#38: Can you get a promotion by changing jobs?

You might be in a strange position in your career where you hope to get a promotion soon, but the company seems like have no option for you. They have no new positions for your dream role. This new role can be any kind of leadership. Probably, you may know by now that giving someone the title "senior" is not bound to open positions but rather the experience, impact, and skills. Yet, staff engineering or engineering management, tech lead, and team lead roles—additionally—bound to open positions, headcount, and company's needs. Each software engineering team has various senior, mid-level, and junior engineers, but they have one leader (or two when the tech lead and team lead co-exist). Getting that position is not that easy.

If you and your manager feel ready for your promotion, but the company is unwilling to promote you or has no open space, what should you do?

First, I've been there too, and you're not alone. I felt so alone and hopeless at that time. These situations are not easy to handle and cause a lot of stress. When we're stressed, our judgment and decision-making also get impacted. Hence, we make wrong calls. Overall, just know that you aren't alone; you're part of a big crowd.

So, if you're considering leaving the company because they have no options for you, can you find a leading role in another company without being a leader or have no official leader title?

The short answer: Yes, but it isn't easy.

Why is it difficult?

The answer is simple: companies don't want to take risks for leadership roles because the result can be catastrophic for the team and business.

Hiring someone always has a certain amount of risk. When the new hire is not experienced in the role, this risk is more significant. The person might be knowledgeable about leadership (technical and/or people). Still, knowledge does not represent reality, and application of the knowledge—what we call experience—is the real trait in leadership. And that's also what they ask you in interviews as well.

In leadership interviews, you get behavioral questions besides technical questions. Companies test your technical skills and leadership skills separately. You may be familiar with technical interviews and can succeed well because of your knowledge and experience. But when it comes to leadership interviews, companies ask you to talk about your concrete experiences in specific topics.

You might be knowledgeable or have an idea about what to do in certain situations, but they are interested in what you have done before. If you have relative experience in which you can relate to the question, you can give them some good answers. That's what I've done as well. When I was interviewing for an Engineering Manager role before becoming a manager, I already had relative experience mentoring and coaching people and driving projects from start to finish. I used these experiences in the STAR method, which helped me get an offer.

Recommendation: To answer their behavioral ques­tions, always use the STAR method. Define the Situation you have been in, explain your Task in the situation, which Actions you took and what was the Result of them. If you lean on the "if this happens, I will do that" style, that shows a lack of experience. If you don't have the experience, try to build that experience or talk about something related but be honest that you don't have direct experience.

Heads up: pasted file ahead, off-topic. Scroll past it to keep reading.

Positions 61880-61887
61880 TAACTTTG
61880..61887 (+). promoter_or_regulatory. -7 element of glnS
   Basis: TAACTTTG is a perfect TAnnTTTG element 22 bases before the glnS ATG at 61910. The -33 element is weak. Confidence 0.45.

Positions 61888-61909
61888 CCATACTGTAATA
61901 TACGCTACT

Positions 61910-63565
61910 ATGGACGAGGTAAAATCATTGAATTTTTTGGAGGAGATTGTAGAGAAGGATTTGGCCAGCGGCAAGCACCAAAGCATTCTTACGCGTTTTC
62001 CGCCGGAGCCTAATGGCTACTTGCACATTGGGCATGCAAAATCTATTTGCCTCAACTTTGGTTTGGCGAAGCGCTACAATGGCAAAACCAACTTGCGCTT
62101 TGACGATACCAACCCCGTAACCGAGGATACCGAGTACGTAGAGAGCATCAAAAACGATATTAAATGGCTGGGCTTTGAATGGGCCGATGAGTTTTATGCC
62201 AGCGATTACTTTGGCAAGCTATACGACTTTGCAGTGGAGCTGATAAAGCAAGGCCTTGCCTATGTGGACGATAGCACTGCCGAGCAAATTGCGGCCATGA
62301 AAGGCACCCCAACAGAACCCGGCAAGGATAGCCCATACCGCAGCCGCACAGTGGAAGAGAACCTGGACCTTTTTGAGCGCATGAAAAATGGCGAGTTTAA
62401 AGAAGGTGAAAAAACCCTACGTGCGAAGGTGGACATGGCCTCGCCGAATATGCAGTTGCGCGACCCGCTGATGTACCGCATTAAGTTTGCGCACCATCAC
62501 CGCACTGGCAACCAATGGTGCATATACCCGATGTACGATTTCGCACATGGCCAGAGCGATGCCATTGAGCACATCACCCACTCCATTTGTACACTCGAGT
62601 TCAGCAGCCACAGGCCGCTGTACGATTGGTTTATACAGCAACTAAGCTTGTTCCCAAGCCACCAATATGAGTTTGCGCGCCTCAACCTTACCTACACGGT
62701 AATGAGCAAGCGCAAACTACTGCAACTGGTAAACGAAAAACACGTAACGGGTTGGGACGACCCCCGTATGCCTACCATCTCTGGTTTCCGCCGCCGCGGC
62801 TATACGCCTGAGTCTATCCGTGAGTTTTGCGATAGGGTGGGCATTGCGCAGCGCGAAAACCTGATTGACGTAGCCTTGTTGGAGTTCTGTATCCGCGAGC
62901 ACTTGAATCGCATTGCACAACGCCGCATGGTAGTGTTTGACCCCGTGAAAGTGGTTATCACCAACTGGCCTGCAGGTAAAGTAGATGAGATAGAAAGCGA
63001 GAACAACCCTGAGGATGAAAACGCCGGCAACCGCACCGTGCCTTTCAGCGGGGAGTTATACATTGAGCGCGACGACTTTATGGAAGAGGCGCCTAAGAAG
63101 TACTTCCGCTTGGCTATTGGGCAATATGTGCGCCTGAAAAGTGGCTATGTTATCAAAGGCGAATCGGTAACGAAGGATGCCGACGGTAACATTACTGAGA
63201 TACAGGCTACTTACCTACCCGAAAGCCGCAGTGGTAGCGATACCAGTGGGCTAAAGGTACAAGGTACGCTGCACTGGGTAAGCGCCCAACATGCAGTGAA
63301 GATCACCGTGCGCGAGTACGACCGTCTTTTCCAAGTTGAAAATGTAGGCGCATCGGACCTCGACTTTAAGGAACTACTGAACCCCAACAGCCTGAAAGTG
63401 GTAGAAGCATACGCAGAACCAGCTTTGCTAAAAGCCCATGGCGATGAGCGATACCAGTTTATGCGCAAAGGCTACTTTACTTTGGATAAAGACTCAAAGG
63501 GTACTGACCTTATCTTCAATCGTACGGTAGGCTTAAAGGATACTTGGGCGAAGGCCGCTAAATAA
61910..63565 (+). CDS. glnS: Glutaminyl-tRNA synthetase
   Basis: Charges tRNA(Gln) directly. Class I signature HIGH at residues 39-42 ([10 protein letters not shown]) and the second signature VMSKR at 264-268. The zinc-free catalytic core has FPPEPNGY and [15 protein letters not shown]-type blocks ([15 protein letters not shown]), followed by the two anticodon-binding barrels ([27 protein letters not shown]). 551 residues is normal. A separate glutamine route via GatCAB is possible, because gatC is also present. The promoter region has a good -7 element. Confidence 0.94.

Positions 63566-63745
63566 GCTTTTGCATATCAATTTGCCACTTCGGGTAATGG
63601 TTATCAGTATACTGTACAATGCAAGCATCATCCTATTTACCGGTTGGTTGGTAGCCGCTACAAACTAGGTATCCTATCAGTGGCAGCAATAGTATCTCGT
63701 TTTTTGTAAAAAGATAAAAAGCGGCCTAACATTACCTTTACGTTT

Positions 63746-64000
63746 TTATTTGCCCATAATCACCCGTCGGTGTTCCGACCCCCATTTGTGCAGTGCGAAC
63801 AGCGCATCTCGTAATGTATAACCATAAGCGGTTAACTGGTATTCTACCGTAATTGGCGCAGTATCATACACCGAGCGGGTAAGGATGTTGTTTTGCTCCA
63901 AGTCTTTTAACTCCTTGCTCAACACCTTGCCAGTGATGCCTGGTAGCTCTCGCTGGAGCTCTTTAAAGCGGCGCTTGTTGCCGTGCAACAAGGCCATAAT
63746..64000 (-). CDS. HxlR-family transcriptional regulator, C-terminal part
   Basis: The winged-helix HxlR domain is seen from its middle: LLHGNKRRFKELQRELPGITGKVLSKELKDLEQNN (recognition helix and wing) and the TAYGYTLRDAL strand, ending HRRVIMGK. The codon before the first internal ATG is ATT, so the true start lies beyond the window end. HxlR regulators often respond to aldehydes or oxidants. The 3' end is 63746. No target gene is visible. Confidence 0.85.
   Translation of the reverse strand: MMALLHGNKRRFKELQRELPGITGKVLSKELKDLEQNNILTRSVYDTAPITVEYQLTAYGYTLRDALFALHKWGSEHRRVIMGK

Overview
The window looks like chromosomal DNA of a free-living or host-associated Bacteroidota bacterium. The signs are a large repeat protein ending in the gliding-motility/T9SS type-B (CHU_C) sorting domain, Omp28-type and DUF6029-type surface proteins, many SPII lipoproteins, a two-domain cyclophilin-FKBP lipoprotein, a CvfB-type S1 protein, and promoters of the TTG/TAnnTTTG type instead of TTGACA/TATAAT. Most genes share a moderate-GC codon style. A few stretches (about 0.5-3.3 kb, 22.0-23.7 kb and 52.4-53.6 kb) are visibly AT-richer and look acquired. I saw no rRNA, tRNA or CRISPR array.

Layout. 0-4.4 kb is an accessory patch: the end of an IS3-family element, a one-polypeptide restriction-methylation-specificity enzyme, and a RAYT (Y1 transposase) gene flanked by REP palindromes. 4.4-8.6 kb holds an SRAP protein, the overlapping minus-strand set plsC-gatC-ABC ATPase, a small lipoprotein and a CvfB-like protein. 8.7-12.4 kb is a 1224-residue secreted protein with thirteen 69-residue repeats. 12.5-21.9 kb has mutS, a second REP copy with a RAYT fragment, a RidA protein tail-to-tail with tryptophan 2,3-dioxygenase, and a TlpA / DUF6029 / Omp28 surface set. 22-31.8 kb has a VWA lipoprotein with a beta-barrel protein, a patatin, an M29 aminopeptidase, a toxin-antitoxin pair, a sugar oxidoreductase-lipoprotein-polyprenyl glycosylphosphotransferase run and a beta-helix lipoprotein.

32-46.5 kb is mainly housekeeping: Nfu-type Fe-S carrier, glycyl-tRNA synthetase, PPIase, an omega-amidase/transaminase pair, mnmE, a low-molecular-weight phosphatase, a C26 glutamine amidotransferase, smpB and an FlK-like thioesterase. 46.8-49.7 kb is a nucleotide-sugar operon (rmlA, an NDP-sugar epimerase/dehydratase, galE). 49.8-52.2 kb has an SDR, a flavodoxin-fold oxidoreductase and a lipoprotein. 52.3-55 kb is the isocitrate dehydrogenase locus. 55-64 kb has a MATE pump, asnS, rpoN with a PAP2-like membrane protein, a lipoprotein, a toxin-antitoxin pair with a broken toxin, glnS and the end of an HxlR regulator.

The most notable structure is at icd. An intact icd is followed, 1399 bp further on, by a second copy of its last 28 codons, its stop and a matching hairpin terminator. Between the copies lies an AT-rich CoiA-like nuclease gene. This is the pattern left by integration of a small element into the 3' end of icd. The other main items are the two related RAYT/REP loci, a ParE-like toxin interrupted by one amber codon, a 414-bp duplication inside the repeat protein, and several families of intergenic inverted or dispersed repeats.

Whether you can get a promotion via changing jobs or not depends on what kind of person the company you're applying to is looking for. If they have an experienced VP or Head of Engineering or Engineering Manager who can coach and guide you, the company might be okay with hiring a junior leader. However, they will still look for rele­vant experience. Hence, you have to gain that experience.

If you're in between looking for a new job in another company and waiting for your current company to promote you, I would suggest you approach it pragmatically.

What is the realistic timeline you see for getting promoted in your current job? If the company believes that you're ready for a job promotion, but they have no budget or position open, for how long you most likely will wait? Is there anyone else looking for the same role? Do you have any competition? Write these down along with your possible compensation changes. Validate them with your manager. They might not disclose compensation details, but you can still ask if the numbers you have in mind are in the ballpark or not.

Meanwhile, start applying to open positions in other companies. Don't hesitate. These processes often take time. The earlier you start, the better situation you will find yourself in. Each interview will teach you where you lack the experience. Also, interviewing is a skill that improves with practice. More interviews ➡ better interviewing skills.

If the promotion process takes at least another year, don't hold onto that and look for something else. You might still be in the same company for a year more during the transition, but once you start looking, you might find a good opportunity. While looking for another job, seek opportunities that help you build leadership experience. Soak all the knowledge you can get from your current employer and convert this knowledge into wisdom that will guide you in your future.

As I mentioned, I got an engineering manager offer from another company when I was a software engineer. I didn't accept that job offer for various reasons. But I'm a living example that it can be done. In the next Mektup, I will talk about what I have done to get an offer without being a manager before and how I built the experience and skills to get a good offer.

P.S. I self-studied leadership—a sneak peek into the next Mektup.

Newsletter Last Updated: Aug 26, 2022